The toll in Nepal’s worst aviation disaster rose to 51 on Tuesday with the death of two more passengers, as Bangladeshi experts joined the probe amid reports of an apparent confusion between the pilot and air traffic control over the runway.
The Dhaka to Kathmandu US-Bangla Airlines flight, with 67 passengers and four crew members on board, caught fire after it careened off the runway and ploughed into a football ground near the Tribhuvan International Airport on Monday.
The Nepal home ministry confirmed the death of 51 people in the crash -- the deadliest aviation accident in 25 years in Nepal, according to Himalayan Times.
Earlier on Tuesday, hospital authorities confirmed the death of pilot Captain Abid Sultan. His co-pilot First Officer Prithula Rashid died on Monday, the report said.
Meanwhile, a Bangladeshi delegation on Tuesday joined a six-member Nepali committee to probe the crash-landing. The Bangla delegation includes Minister for Civil Aviation and Tourism A K M Shahjahan Kamal, Foreign Minister Abul Hassan Mahmood Ali and senior aviation officials, the report said.
The Bangladeshi airline and airport authorities in Kathmandu have blamed each other for the tragedy, after it emerged that there was confusion over landing instructions.
The last four minutes of the conversation between the pilot and Air Traffic Control at the airport indicates a possible confusion in the mind of the pilot about Runway 02 (the southern end) and Runway 20 (the northern end), a Nepalese newspaper reported.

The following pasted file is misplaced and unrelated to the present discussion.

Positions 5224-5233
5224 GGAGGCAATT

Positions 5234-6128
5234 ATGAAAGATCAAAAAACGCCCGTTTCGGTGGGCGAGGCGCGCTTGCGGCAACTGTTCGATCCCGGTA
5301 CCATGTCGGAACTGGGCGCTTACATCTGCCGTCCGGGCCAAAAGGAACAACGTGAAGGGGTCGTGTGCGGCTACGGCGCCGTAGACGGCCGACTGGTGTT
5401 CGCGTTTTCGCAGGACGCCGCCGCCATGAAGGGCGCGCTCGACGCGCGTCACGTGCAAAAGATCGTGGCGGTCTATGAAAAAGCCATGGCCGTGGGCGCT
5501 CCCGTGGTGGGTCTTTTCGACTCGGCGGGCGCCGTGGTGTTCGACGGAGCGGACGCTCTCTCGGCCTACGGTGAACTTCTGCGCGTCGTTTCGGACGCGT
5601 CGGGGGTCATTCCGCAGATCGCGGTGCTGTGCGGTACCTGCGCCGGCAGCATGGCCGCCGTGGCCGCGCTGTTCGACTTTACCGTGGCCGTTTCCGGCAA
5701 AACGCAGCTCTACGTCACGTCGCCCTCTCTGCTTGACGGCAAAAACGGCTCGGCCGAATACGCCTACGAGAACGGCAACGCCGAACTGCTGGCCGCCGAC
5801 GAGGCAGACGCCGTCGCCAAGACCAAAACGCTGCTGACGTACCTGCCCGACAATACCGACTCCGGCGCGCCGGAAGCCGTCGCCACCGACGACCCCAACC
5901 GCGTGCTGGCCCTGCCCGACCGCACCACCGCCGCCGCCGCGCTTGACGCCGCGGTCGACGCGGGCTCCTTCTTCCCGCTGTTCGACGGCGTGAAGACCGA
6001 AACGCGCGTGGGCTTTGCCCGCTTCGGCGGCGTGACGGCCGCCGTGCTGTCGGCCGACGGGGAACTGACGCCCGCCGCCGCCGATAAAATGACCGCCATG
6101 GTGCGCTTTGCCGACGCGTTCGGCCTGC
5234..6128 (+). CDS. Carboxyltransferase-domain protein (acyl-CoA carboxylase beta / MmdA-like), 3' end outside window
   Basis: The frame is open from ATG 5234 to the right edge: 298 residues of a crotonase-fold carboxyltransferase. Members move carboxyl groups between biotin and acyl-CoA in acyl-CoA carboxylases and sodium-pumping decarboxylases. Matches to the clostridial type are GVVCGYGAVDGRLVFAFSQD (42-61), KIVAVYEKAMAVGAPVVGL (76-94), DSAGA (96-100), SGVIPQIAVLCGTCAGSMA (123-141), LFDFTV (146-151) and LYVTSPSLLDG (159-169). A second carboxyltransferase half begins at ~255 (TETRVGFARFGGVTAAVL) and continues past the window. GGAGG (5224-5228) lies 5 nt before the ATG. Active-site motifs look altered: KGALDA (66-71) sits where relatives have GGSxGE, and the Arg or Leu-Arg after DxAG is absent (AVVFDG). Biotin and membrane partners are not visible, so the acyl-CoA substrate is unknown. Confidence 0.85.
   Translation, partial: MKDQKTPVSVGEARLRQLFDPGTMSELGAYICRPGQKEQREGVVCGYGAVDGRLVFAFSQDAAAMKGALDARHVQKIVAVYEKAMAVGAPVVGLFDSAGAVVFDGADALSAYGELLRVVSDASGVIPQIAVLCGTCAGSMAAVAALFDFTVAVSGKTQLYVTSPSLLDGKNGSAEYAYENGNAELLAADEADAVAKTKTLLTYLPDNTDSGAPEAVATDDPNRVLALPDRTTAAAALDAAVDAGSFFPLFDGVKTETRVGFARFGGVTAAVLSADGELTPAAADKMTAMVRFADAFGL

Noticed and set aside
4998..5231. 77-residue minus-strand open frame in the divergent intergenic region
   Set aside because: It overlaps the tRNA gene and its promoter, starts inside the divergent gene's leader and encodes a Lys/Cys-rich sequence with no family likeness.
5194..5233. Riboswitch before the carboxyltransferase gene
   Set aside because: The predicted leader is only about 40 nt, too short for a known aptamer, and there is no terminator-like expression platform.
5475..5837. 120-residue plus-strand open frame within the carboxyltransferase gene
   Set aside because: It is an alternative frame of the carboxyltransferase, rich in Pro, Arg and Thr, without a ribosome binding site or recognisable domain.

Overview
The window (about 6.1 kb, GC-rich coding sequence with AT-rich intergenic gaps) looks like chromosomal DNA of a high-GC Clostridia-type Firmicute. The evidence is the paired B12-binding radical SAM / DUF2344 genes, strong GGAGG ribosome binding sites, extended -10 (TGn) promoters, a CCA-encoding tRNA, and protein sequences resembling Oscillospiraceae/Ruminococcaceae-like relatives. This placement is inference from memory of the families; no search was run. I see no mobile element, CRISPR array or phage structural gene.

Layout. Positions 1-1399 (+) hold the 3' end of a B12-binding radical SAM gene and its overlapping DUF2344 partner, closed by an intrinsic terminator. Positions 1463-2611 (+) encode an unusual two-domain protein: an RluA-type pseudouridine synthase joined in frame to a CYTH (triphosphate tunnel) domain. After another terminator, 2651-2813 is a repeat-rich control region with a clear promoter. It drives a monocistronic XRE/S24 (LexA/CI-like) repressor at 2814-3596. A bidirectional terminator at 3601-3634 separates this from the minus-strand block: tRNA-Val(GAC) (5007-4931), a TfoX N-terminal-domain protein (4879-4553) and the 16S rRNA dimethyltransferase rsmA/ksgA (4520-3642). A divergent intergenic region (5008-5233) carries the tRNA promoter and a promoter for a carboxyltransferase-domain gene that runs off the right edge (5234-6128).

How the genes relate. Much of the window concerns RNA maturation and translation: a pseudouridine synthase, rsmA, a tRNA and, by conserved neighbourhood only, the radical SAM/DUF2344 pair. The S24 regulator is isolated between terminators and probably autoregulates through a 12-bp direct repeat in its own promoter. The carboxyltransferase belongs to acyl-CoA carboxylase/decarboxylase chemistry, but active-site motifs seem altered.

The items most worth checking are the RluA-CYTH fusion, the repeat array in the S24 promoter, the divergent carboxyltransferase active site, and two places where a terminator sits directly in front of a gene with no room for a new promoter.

The Nepali pilots of other aircraft are heard warning the ATC that the US-Bangla pilot seems disoriented, according to the Nepali Times.
At the very outset of the tape, the control tower was heard warning the pilot, “I say again, do not proceed towards Runway 20.” And later, he is warned to remain on hold and not to land because there is another aircraft on approach.
After the plane apparently takes a right orbit, the ATC asks the pilot whether he wants to land on Runway 02 or 20.
The latter responds and says “We would like to land on 20”; he is cleared to land on that end of the runway, the report said.
The pilot was then asked if he has the runway in sight, to which he replies, ‘Negative’, it said.
He was asked to turn right, but immediately after that, the Flight 211 pilot says “Affirmative”, that the runway is in sight.
The pilot then says, “Cleared to land Runaway 02”, even though he had sought permission for 20. However, ATC too now clears him to land on Runway 02.
Meanwhile, speaking to the army 53 aircraft which is on hold about 10 kilometre away, the ATC says the Bangladesh aircraft is “on final for 20”.
The last recorded words of the pilot are: “[Unintelligible] said sir, are we cleared to land?” After some silence, the clearly alarmed ATC controller shouts, “I say again, turn!”
There is silence for a while, then a ‘Fire One’ calls the tower, indicating that a crash has occurred and the airport fire tender has been activated.
There were 33 Nepalese nationals on board flight UBG 211, a Bombardier Dash 8 Q400. Others include 32 Bangladeshis, one Chinese and one Maldivian.
Bombardier is a twin-engine, medium-range and turboprop aircraft.
Canadian plane maker Bombardier said it was sending an air safety investigator to the site, as well as a field service representative.
The Dhaka-based US-Bangla Airlines is a private carrier that launched in July 2014 with the motto “Fly Fast Fly Safe”. The airline is a unit of the US-Bangla Group, a US Bangladeshi joint venture company.
Nepal has witnessed a number of accidents involving aircraft in recent years.
Monday’s accident is deadliest since September 1992 when all 167 people aboard a Pakistan International Airlines plane were killed when it crashed near the Kathmandu airport.
In February, 2016, Tara Air’s Twin Otter 400 crashed in Rupse of Myagdi, killing 23 people.